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I watched a tape that's shown to security and LEO about how safe a safe really is! If they are pros then forget it most can get into the best in about 10 to 20 minutes. And I'm talking about the $3000 safes. Use alarms and good nosy neighbors. Do not tell folks that you're leaving. Hire a house sitter! JMO
 

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I don't even have a real "safe". What I have are two locking gun cabinets. Now that the wife is about to pop any day in the next few weeks, she stays home.

But as pointed out, it depends on how much time somebody has to try to get in.
Used to be that my home was empty ( aside from dogs) for up to 8 , 8 1/2 hours a day.

Somebody who knows what they are doing will clean that safe out in less time that that once they figure out the dogs will be their best friend if you bring them a treat.

I could spend $800 on a safe and get no better results i security than I would with my $200 and my $130 gun cabinets.


They offer minimal fire protection, probably almost no water protection, and since I am set up for self defense...at least 3 of my guns are not even in the safe to begin with.
I am of a similar thinking. realistically they are going to get it if they want it. Money better spent on guns to fill it!! ;-)
 

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Discussion Starter · #15 ·
Thank you all for the responses. I think I am going with the heavy duty Fortress 10 rifle cabinet. It's heaver gauge then Stackon, Bolt it down good and never tell when I am leaving( except my neighbor as he has more guns than I do and he is always home ) .
 

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A good safe backed by a home alarm that will get someone there before anyone has time to get in to the safe is all you need.

There was a story a while back of a guy that had a nice gun collection kept in safes that went on vacation.

Burglars got in and had plenty of time to use tools to cut in to the safes. They also got in to his wine/booze collection while working on the safe.

Point is, he was gone long enough and had told the wrong people he was going away that they had time to come in and rob him blind.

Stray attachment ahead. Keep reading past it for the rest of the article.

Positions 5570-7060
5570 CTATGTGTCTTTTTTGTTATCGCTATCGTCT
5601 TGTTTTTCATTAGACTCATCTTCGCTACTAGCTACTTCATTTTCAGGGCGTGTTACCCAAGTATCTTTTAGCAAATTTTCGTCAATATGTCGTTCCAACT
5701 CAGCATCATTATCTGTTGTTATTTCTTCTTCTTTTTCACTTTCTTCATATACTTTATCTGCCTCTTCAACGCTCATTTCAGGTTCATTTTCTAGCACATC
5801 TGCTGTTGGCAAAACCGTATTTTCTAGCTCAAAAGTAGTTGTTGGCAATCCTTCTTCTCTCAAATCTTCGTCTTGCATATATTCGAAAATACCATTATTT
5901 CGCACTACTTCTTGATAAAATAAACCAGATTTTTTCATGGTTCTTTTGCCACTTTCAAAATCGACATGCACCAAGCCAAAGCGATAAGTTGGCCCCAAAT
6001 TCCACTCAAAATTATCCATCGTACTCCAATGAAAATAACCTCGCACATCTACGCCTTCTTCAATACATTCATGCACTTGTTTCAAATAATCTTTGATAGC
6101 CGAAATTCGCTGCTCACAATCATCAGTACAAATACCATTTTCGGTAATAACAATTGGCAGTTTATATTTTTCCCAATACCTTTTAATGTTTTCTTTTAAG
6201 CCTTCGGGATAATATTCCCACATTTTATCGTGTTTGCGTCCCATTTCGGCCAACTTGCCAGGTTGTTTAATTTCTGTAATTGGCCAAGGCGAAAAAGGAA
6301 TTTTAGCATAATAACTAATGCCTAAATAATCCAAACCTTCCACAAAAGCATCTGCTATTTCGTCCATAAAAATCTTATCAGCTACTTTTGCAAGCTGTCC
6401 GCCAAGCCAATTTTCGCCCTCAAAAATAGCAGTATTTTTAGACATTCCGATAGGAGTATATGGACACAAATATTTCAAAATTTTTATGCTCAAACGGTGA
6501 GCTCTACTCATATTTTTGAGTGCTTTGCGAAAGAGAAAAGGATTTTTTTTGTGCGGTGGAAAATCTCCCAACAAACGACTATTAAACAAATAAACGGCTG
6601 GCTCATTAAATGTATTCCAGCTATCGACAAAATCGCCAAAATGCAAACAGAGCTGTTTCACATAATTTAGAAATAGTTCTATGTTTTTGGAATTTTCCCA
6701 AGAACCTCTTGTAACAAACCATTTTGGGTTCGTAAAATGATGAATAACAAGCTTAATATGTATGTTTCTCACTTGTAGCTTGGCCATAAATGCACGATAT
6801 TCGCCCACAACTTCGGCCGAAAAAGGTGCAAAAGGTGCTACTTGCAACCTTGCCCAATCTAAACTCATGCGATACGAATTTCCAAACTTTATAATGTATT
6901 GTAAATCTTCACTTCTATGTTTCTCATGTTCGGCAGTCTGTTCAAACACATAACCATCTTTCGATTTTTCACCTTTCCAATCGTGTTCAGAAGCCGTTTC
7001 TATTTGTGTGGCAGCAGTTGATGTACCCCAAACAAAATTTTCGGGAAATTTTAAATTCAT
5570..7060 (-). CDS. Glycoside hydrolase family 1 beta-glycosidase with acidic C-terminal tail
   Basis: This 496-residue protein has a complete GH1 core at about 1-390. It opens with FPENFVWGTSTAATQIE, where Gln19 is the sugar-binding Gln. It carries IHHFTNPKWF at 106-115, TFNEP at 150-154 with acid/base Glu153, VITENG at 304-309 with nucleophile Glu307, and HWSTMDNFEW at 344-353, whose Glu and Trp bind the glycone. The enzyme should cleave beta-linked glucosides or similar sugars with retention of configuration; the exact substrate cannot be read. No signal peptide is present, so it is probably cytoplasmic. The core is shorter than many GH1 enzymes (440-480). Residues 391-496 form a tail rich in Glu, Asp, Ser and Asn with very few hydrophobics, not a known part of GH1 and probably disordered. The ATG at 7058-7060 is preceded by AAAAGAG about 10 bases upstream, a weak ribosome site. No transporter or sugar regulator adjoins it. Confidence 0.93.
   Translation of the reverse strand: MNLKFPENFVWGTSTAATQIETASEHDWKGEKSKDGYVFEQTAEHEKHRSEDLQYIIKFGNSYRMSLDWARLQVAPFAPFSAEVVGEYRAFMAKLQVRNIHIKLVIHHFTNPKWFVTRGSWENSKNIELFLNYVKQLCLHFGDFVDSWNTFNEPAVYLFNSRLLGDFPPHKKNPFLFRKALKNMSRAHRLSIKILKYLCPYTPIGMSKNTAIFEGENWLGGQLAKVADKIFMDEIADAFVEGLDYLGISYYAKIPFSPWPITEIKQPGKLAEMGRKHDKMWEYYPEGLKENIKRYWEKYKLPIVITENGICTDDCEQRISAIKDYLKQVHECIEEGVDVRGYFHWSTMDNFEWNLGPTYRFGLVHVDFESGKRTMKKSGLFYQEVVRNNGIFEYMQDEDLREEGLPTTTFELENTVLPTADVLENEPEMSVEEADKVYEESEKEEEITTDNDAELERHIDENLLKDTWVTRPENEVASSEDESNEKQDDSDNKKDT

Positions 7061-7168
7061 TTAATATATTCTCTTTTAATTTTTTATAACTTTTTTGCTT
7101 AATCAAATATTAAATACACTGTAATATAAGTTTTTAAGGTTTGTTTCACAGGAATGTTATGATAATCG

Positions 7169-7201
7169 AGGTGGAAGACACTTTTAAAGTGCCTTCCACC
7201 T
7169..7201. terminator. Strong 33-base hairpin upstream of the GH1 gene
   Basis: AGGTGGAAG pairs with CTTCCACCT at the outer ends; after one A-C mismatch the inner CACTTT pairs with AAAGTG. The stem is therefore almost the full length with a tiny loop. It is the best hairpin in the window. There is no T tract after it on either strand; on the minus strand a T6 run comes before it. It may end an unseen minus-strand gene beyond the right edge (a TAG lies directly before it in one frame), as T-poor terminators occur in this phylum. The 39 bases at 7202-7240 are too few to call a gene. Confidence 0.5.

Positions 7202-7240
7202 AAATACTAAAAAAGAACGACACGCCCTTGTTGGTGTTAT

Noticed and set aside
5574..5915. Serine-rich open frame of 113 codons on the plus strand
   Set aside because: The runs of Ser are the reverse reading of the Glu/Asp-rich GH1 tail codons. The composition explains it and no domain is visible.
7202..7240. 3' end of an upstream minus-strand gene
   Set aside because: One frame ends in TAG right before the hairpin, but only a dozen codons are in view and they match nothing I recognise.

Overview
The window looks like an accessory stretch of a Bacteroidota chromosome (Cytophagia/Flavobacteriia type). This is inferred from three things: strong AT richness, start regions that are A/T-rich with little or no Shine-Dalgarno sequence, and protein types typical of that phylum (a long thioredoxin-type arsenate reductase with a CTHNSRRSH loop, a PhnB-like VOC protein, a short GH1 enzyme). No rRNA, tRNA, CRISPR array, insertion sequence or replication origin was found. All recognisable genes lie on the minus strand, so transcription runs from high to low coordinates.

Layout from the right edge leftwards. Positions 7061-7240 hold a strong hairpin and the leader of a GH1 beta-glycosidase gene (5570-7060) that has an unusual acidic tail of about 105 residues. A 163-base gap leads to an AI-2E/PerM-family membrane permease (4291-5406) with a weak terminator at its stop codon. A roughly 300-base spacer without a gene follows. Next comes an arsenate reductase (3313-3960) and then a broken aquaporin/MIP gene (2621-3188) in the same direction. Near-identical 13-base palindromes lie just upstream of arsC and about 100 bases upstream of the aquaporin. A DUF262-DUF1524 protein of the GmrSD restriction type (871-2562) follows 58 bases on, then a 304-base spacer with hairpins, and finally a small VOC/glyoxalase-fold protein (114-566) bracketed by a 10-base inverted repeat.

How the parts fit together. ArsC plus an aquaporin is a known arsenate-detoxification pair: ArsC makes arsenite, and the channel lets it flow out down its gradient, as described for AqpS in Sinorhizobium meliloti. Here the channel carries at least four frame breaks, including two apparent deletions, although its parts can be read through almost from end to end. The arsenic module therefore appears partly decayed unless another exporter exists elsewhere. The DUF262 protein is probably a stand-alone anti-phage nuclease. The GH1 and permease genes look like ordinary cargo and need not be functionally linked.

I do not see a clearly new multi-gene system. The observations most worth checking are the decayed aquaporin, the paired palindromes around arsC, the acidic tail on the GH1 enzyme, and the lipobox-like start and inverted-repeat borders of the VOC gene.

In other words, a safe is only part of your total security plan but, get the heaviest one you can afford.

Oh, and make sure it is bolted down or even concreted in. You would be surprised how often burglars will just pick the whole thing up and take it away to break in to at their leisure.
YES indeed! Different layers of protection plays a key roll in keeping things safe. You'll be surprised at how many people don't lock doors, turn alarms on or light dark places around their homes because they "Think" they live in a safe area. Criminals love that because it's easy pickens!
 

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The best thing to do is to buy 2 big safes. Then bolt them together internally. Now, any potential thief cannot steal the safes because they cannot lift them by cart and cannot get them thru the door. You can use 1 safe for your guns and the other for all of your personal belongings (such as jewelries and tools). Buy the best that is difficult to break open. Last but not least, attach an alarm system to the doors of the safes. May sound like a lot of overkill, but it depends on you.
 

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Face it even a small oxy/acetylene torch will cut through the side of any consumer safe.
Or a sawz-all with the right blade once a drill hole is made, or even the ever popular circular saw with the correct blade.
so again how much crap do you have sitting about in your garage?
placement can help because a smart criminal will go through the side of a safe and just by-pass the locking bolts, so placing the safe in a small closet where one can not get a place to use a large pry bar, etc on the door helps a lot, of course anchoring it to the floor joist and the back to wall studs makes it virtually impossible to move it anywhere.
 

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So many educational video reviews out there! If they can't tip it over it makes breaking into it more difficult.